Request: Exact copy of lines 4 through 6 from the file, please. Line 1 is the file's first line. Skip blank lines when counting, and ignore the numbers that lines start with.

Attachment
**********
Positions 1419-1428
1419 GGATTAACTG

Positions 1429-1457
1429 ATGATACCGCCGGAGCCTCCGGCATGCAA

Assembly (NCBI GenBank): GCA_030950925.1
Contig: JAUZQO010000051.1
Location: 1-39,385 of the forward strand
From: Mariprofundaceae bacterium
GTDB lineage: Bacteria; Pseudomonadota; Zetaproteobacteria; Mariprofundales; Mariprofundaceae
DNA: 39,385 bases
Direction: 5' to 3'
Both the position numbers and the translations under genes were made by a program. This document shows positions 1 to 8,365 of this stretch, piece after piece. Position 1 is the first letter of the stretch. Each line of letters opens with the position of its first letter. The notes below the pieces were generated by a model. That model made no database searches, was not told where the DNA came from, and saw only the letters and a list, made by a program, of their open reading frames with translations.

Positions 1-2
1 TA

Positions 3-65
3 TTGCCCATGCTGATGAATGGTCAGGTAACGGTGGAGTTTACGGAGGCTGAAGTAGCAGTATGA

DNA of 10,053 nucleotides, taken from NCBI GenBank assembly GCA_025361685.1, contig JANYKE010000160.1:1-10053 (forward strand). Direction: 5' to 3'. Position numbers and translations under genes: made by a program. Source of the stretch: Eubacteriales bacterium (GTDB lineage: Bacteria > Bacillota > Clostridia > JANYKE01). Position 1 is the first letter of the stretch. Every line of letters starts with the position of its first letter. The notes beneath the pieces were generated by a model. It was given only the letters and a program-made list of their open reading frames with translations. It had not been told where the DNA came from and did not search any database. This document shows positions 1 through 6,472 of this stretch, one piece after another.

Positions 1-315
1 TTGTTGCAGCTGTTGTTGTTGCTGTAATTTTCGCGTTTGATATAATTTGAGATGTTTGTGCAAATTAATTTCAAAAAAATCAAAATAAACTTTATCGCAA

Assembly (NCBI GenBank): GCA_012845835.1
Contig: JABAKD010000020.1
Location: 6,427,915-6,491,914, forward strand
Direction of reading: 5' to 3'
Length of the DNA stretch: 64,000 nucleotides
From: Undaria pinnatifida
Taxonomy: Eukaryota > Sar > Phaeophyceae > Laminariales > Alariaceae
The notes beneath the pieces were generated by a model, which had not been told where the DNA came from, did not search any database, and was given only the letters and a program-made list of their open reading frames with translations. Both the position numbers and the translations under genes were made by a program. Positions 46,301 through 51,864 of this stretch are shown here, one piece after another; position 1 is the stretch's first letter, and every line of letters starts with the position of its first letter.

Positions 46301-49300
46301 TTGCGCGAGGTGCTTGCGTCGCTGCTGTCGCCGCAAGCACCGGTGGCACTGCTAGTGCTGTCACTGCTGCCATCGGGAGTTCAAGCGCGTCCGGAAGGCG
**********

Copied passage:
1429 ATGATACCGCCGGAGCCTCCGGCATGCAA

Assembly (NCBI GenBank): GCA_030950925.1
Contig: JAUZQO010000051.1